FDIC Approves Final Revised Rule To Strengthen Resolution Planning For Large Banks

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The Federal Deposit Insurance Corporation (FDIC) Board of Directors approved a final revised rule to strengthen resolution planning for large banks; the Board of Governors...
United States Finance and Banking
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In this issue. The Federal Deposit Insurance Corporation (FDIC) Board of Directors approved a final revised rule to strengthen resolution planning for large banks; the Board of Governors of the Federal Reserve System (Federal Reserve), Consumer Financial Protection Bureau (CFPB), Federal Housing Finance Agency (FHFA), FDIC, National Credit Union Administration (NCUA), and Office of the Comptroller of the Currency (OCC) issued a final rule on automated valuation models to ensure accuracy and accountability in the use of AI and algorithms in home appraisals; the FDIC updated the Consumer Compliance Examination Manual; the OCC announced the issuance of the Federal Financial Institutions Examination Council's (FFIEC) revised Home Mortgage Disclosure Act (HMDA) guide; and the OCC requested comments on proposed revisions to its recovery planning guidelines. These and other developments are discussed in more detail below.

Regulatory Developments

FDIC Approves Final Revised Rule to Strengthen Resolution Planning for Large Banks

On June 20, the FDIC approved a final rule that modifies current requirements for insured depository institutions (IDIs) resolution planning to support the FDIC's resolution readiness should such IDI encounter material distress or fail. Set to come into effect in October 1, the rule will require IDIs with $100 billion in assets to submit comprehensive resolutions plans, and IDIs with total assets of at least $50 billion but less than $100 billion to submit informational filings, which will not require resolution strategy or related valuation information. Most IDIs will be required to submit their resolution plans or informational filings every three years. Additionally, the rule requires that IDIs demonstrate the ability to market the covered IDI and its assets, including the capability to provide key reports in a timely manner and to promptly provide information necessary for interested parties to submit well-informed bids.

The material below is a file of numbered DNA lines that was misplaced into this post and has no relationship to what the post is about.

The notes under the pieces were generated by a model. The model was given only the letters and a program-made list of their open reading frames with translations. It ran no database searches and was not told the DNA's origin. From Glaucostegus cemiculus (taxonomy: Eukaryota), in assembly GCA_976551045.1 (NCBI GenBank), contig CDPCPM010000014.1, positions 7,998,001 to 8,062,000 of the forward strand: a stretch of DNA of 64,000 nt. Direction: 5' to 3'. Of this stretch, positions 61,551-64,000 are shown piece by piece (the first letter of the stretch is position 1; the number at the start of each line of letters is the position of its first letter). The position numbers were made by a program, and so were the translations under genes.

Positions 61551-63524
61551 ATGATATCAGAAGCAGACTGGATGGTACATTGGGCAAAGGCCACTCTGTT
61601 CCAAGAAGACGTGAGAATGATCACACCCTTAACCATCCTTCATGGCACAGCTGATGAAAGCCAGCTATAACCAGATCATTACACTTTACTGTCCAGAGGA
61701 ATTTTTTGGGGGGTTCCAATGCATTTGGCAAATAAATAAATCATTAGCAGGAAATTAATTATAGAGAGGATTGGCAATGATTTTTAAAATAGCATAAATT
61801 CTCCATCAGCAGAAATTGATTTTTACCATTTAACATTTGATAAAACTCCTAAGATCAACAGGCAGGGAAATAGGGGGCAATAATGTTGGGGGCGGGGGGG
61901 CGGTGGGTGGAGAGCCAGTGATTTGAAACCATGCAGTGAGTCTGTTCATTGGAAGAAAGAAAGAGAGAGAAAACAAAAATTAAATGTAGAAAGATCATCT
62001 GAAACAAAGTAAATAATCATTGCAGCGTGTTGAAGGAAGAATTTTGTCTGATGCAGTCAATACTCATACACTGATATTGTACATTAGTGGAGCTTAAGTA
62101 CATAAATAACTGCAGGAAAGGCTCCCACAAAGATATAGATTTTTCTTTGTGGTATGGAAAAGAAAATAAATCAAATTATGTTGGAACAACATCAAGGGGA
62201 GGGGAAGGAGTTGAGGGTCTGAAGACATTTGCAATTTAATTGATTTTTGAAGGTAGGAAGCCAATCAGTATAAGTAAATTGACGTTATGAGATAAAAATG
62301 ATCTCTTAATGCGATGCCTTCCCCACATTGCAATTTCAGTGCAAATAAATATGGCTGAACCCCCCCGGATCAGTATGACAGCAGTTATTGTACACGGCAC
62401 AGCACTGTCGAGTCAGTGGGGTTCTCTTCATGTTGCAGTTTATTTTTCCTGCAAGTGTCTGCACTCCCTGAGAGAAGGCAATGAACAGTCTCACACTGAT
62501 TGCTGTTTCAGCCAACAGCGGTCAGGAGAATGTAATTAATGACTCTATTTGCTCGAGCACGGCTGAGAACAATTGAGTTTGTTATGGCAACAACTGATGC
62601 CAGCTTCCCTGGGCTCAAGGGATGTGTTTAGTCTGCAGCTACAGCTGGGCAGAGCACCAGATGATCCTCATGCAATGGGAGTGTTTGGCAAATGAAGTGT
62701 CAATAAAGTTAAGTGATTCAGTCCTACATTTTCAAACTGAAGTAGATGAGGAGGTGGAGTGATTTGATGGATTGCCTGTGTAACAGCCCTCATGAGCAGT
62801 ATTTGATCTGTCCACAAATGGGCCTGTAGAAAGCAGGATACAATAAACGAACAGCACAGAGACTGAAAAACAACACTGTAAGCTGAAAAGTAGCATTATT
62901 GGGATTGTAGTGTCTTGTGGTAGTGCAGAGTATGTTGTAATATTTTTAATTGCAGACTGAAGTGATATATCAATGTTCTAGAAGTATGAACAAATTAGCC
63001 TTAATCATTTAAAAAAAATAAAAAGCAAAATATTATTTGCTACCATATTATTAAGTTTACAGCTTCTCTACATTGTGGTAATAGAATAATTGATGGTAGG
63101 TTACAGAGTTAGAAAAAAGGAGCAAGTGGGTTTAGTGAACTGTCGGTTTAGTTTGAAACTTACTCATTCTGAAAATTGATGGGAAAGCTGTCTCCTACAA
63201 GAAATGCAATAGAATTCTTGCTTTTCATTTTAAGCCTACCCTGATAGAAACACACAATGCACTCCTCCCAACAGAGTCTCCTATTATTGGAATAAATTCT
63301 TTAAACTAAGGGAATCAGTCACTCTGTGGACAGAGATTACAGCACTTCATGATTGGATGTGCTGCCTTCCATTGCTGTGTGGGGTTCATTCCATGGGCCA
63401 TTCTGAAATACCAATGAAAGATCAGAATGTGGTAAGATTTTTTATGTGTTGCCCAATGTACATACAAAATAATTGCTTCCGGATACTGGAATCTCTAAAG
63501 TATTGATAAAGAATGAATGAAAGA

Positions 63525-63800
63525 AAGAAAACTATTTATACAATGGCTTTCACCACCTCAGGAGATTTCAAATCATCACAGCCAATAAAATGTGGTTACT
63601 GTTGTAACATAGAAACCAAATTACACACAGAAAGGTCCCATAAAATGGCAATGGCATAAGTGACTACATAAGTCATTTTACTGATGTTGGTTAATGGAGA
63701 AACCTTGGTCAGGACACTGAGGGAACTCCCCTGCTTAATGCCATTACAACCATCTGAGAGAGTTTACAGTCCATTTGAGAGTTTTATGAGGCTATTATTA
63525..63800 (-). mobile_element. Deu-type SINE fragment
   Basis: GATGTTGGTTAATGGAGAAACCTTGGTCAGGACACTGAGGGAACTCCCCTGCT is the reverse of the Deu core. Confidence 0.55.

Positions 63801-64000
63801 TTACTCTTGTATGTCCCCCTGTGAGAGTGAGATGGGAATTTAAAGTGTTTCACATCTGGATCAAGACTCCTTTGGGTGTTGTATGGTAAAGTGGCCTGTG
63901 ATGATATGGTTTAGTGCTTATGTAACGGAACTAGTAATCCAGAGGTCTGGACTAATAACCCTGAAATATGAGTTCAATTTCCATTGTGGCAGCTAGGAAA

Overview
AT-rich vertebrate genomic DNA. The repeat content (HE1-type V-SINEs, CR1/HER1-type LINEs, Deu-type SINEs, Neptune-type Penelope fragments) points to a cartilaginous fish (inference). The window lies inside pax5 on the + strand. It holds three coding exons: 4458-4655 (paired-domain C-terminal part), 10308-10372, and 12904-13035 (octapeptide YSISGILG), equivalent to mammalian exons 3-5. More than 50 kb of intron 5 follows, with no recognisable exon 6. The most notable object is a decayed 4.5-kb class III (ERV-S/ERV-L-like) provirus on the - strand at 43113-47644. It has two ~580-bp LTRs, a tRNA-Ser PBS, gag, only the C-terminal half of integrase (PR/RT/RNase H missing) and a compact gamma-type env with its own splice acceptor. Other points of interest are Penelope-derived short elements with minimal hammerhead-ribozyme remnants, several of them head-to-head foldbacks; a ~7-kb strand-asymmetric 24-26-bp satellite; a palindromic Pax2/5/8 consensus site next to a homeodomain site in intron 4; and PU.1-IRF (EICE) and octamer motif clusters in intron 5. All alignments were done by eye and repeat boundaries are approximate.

Six Federal Agencies Issue Final Rule to Ensure Accuracy and Accountability in Use of AI and Algorithms in Home Appraisals

On June 20 and June 24, the OCC and CFPB, respectively, approved a final rule issued in concert with the Federal Reserve, FDIC, FHFA, and NCUA to implement quality control standards required by Section 1473(q) of the Wall Street Reform and Consumer Protection Act (Dodd-Frank Act) for automated valuation models used by mortgage originators and secondary market issuers in determining the worth of a mortgage secured by a consumer's principal dwelling. The rule requires the implementation of quality control standards designed to: (1) ensure confidence in the valuation estimates; (2) protect against the manipulation of data; (3) avoid conflicts of interest; (4) require random sample testing and reviews; and (5) comply with applicable nondiscrimination laws. The rule is set to take affect 12 months after publication in the Federal Register.

"...there is no "fancy technology" exemption in our nation's consumer financial protection and fair lending laws."
— Rohit Chopra, Director, CFPB & Zixta Martinez, Deputy Director, CFPB

FDIC Updates Consumer Compliance Examination Manual